It seems that when we choose the plainest and most pointed words to express a thought, our options for rhythms are so limited that they prevent us from using voices that sound majestic. If we look at the King James Bible, the New Testament writings in particular, we see that each book has a distinct voice, which is highly poetic because it is expressed through beautiful rhythms. The thing that I fail to understand is, I would assume that the King James Bible employs techniques that hinder clarity, but in most cases it follows many of the rules we have today. I wonder if it is possible to invent a derivation of one of the biblical voices, and to write in modern English a clear piece that uses it.
We can always make arguments related to the use of stylistic devices, such as those that pertain to parallelism, but the use of parallelism and other devices is not a sufficient explanation for the fluidity we find in the text. There is something about the sound of the words themselves. These sounds would not be present if others words were chosen, and would not be available if the author wanted to express different thoughts. For instance, taking the grammatical structure of any passage in the Bible, and substituting words that pertain to different thoughts, one will produce prose that does not sound like it was written by the biblical authors.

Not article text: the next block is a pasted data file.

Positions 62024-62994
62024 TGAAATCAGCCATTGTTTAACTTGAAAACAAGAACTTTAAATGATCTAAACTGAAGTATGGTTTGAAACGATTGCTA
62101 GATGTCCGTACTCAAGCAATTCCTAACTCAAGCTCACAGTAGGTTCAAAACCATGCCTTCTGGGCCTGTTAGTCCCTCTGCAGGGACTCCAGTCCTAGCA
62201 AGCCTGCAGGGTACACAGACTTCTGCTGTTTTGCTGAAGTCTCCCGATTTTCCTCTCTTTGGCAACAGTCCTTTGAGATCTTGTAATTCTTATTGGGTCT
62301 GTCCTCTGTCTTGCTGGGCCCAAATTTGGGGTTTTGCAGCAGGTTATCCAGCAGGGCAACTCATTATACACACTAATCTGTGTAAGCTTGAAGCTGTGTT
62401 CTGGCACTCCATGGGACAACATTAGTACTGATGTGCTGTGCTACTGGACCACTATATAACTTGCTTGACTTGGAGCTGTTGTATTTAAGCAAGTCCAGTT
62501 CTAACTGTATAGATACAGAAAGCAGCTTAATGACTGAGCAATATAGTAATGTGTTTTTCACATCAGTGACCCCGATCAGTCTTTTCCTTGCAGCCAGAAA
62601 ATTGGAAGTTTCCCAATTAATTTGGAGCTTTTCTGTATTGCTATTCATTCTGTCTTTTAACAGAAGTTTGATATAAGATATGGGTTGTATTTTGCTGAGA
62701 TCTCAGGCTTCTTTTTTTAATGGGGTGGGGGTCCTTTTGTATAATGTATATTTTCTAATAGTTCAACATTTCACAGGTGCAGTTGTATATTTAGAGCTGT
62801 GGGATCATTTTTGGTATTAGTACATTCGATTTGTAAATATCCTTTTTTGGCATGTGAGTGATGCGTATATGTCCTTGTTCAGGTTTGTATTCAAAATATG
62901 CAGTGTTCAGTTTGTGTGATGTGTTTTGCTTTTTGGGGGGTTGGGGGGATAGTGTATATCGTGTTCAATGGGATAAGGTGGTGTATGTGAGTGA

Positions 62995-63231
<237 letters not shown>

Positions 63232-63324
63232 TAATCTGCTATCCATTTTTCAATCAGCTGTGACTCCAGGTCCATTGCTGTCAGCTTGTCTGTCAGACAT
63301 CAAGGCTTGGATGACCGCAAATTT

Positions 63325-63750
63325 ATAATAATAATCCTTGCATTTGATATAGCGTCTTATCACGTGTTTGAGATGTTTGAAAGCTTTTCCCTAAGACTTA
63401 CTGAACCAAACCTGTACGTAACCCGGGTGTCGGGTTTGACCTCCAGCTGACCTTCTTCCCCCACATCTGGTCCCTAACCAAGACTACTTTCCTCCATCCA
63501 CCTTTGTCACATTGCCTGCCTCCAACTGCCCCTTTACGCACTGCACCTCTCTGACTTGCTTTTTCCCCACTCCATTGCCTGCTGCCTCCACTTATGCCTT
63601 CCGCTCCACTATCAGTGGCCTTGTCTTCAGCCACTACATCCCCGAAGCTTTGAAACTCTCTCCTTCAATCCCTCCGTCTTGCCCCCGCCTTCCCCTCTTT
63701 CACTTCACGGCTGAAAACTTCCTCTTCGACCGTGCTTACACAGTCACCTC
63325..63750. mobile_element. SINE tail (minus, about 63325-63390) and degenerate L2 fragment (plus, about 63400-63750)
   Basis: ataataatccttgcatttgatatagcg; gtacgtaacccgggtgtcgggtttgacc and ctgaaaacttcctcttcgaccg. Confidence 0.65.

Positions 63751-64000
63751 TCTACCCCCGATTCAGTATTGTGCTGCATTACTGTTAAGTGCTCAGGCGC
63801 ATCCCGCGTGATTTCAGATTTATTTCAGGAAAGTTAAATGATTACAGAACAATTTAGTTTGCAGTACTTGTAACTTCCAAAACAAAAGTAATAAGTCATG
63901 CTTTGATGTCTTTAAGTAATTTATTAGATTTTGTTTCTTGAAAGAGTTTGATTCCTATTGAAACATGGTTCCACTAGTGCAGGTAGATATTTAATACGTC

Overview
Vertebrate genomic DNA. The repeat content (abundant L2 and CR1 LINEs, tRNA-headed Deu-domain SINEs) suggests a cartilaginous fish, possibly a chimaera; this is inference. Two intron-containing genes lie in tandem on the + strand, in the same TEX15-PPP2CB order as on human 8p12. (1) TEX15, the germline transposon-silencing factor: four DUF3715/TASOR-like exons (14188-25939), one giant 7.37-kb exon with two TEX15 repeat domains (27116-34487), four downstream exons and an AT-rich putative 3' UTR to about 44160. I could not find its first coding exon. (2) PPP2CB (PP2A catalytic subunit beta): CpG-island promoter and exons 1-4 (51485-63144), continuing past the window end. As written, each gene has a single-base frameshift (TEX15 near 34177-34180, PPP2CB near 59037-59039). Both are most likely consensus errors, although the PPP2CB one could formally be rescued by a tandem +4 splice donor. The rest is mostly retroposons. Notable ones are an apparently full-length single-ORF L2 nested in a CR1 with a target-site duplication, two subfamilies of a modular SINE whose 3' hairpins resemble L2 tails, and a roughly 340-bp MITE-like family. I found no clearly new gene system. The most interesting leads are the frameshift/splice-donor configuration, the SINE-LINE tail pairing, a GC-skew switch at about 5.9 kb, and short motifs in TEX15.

It remains then, as a last possibility, that choosing different grammatical structures, we can emulate the biblical voices, but we cannot do so without violating rules about clarity. There is some thoughts which are most clearly expressed in only a certain way, and revising a clear passage numerous times to achieve one of those voice will end up bringing nominalizations, passive constructions, and awkward prepositional phrases into the text, which will ultimately fail to sound like the biblical authors.
Therefore the English language seems to favor the majesty of thought conveyed in the King James Bible. If the English language would yield itself to an emulation of its voices, or even allow the use of a derivation, by what means could those voices be used, seeing the words in our English language are not naturally bent toward these voices for every thought?